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Discussion Starter #1
I just found this forum, and VERY glad I did. It's given me such great ideas! And now I have a question. Does anyone know how to make a fluorescent light bulb flicker. Like in a horror movie, when the overhead lights in the office are flickering. I thought I could just twist the bulb a bit so its connection at either end was loose, but it seems that it's either on or off. I don't get the constant flicker. Any thoughts?
 

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Undead Handyman
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You could probably achieve that effect by using the wrong ballast/bulb combo. If its a really old fixture you could also try the wrong starter. The problem I see is that replacement ballasts cost almost as much complete fixtures (in some cases more.)
 

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Discussion Starter #4
I couldn't think of any specific movie references, besides the beginning of Akira
YouTube - AKIRA 1 of 12 Updated to 6 parts.
at around 1:40 into it, the sign bulb flickers. That's the type of effect I want. It sounds like maybe the ballast suggestion is the best way to go, but I was hoping there was a no-budget way of doing it.
 

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You could try getting a florescent light starter, a cheap extension chord, and an in line 5 amp fuse. Strip the chord, add the fuse to the pos side of the chord, solder the other end of the fuse wire to one side of the starter, then solder the ground of the extension chord to the other side.

It’s a cheap and easy flicker box design. Having the starter in the power line should charge up then send to the florescent light. With the florescent light having a starter should give your light the constant flicker you’re looking for.

I know it works for incandescent lights, but haven’t tested it on a florescent light.
 

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Undead Handyman
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Its A/C (alternating current) there is no positive or negative. The fuse can go on either side of the cord and is just to keep you from burning down your garage/haunt in case something goes wrong. ;)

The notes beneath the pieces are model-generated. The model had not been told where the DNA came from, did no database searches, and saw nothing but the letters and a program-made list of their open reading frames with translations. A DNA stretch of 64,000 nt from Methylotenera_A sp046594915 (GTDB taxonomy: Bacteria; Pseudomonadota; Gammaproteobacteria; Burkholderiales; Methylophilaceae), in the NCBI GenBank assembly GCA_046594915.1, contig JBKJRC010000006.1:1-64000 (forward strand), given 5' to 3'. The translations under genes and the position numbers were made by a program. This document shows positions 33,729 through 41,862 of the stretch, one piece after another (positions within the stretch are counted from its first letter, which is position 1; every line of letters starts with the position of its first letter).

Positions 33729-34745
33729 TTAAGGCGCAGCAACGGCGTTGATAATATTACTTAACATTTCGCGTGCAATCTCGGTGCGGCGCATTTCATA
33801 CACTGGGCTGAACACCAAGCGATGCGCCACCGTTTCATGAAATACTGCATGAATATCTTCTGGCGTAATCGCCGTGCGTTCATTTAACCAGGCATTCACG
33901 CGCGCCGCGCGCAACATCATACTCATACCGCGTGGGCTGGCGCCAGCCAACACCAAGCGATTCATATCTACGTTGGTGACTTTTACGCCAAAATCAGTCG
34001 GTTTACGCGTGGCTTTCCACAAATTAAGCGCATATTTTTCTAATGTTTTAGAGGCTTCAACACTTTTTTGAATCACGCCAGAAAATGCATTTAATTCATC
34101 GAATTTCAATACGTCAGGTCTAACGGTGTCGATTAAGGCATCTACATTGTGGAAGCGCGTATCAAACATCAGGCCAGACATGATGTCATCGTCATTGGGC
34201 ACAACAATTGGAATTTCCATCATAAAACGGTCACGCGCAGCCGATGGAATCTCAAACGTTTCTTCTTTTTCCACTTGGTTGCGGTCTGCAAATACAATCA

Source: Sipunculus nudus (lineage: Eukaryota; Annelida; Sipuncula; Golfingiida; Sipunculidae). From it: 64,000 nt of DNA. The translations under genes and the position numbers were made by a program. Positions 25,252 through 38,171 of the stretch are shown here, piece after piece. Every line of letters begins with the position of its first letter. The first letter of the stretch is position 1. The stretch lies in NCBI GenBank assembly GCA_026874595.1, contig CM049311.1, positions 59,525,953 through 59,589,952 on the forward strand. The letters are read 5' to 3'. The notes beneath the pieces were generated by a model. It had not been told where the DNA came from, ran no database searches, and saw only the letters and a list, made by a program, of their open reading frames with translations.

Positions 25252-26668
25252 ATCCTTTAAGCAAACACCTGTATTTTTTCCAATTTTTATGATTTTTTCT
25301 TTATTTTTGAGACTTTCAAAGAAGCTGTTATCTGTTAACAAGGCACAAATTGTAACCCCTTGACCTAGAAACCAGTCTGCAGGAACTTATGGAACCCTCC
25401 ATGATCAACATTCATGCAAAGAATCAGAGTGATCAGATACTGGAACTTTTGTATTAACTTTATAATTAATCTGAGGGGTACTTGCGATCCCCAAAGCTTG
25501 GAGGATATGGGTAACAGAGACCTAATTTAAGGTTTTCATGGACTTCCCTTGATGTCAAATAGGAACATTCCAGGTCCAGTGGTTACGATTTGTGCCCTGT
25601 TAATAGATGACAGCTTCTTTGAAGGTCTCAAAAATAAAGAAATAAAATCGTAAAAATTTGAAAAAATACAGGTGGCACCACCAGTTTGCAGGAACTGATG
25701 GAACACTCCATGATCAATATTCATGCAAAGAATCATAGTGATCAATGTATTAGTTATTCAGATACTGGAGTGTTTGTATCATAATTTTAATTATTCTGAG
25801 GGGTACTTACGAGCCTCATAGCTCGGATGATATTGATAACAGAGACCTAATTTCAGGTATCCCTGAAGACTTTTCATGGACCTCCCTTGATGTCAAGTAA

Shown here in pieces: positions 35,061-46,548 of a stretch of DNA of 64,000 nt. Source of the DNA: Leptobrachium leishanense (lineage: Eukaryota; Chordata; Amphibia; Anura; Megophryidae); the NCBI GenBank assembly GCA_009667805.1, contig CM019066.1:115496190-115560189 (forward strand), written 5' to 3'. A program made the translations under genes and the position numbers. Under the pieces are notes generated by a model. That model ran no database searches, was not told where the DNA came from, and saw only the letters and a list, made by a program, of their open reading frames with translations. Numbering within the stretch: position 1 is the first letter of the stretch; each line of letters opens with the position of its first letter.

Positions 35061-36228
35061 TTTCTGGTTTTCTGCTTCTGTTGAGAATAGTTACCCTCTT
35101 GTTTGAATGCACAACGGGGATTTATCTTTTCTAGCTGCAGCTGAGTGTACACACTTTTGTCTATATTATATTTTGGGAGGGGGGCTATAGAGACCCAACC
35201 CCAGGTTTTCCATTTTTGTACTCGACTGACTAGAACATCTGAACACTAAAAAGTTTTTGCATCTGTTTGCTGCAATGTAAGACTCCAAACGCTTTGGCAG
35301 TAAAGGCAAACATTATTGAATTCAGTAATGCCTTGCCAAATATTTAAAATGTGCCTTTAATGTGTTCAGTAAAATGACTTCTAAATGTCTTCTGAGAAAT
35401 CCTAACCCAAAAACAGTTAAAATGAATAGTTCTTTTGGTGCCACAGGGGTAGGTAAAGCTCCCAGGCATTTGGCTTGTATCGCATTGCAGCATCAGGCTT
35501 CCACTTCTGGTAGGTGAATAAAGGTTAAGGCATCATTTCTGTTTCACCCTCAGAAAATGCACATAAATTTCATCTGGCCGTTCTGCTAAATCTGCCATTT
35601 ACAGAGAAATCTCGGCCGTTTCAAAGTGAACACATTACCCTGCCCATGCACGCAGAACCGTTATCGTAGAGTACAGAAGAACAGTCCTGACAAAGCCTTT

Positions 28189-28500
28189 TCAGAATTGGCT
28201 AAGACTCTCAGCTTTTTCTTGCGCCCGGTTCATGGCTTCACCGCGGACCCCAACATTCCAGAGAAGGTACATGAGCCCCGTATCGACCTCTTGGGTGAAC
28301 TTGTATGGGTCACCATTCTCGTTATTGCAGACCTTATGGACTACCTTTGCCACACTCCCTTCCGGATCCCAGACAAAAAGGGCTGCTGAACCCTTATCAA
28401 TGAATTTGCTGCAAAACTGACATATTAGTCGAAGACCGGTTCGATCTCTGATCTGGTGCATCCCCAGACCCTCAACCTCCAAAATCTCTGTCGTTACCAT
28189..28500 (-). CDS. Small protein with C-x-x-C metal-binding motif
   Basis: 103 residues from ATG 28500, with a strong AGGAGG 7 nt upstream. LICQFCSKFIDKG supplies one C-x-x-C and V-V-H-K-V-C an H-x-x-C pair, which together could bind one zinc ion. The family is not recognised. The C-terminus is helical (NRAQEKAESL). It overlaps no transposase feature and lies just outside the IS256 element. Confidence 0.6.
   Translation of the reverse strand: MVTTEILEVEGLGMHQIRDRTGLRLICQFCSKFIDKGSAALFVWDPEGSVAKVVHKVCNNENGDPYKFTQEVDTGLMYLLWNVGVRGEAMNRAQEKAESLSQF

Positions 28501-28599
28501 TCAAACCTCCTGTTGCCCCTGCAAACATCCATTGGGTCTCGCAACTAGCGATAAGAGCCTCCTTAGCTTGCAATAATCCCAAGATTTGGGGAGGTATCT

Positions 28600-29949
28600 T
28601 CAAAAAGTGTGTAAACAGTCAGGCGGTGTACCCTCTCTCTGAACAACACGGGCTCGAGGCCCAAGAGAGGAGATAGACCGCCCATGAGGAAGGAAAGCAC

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Cragmor, This flicker circuit produces a fairly random flicker. It is a great cheap way to flicker lights that total no more than 40 watts. Any more than that may cause the starter to overheat. I have built several of these circuits but I never use more than a 1/2 amp slo-blo or time delay fuse. 5 amps is a bunch, and I have never blown a fuse so far with the 1/2 amp. I use this tutorial for mine; Projects Page 2
 

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Very interesting, looks like they are droping the AC voltage with the variable auto transformer to just about the lowest point where the starter/ballast of the floresent fixture are fiting to stay on. as long as the ballast isn't a dimmable balast you may be able to do this with a cheap dimmer from home depot. I imagine the balast or starter will fry eventally, but you should get 4 or 5 halloweens out of it.

If you want a real auto transformer here is one on Ebay:

VARIABLE AUTO TRANSFORMER - eBay (item 180297012129 end time Oct-09-08 13:40:21 PDT)
 

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Prince of Arkham Asylum
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I think you can use a dimmer switch with flourescent lights. It worked with the one i have downstairs, anyway.
I was going to make this suggestion and then I read the last few posts and see that you already did. :)

If I understand correctly, the dimmer restricts the amount of electricity flow so the ballast doesn't always have enough to light the bulb. The result is basically an intermitant build up of enough electricity to light the lamp, then once it's lit, the ballast no longer has enough electricity to keep it lit and then shuts off until it's charged enough again. Of course, in real life it happens fairly quickly giving it that flicker affect. This would be a cool effect for my mad scientist's lab in my basement. :D
 

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Will this work on a normal (no florescent) light bulb? Meaning if I added a dimmer?

I tried the inline starter (fs2 I think) with a 40 watt bulb but the light never goes off completely. It stays lit the whole time and just shutters some. I love the go out for a sec and come back on look!! as shown in the above video.

Thanks!!
 

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Bête noire
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Will this work on a normal (no florescent) light bulb? Meaning if I added a dimmer?

I tried the inline starter (fs2 I think) with a 40 watt bulb but the light never goes off completely. It stays lit the whole time and just shutters some. I love the go out for a sec and come back on look!! as shown in the above video.

Thanks!!
Try using a FS-5 starter with the 40W bulb. It's rated for higher wattages and will give the on-off random effect up to 60W.
 

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Discussion Starter #20
I tried it last night with one of my lights and a dimmer and it worked. It's pretty sensitive too, so you have to just barely nudge it. I think the key is you have to make sure you have a dimmer that can go all the way off, and I don't know if the newer lights will work. My light is about ten years old. But I'm so glad it worked. That's one more thing I can check off my to do list. Now I have to figure out the best/safest way to adhere foamboard (cut to look like cinderblock) to my kitchen walls without damaging the paint. but I'll post that as a new topic. Thanks for all your help everyone!
 
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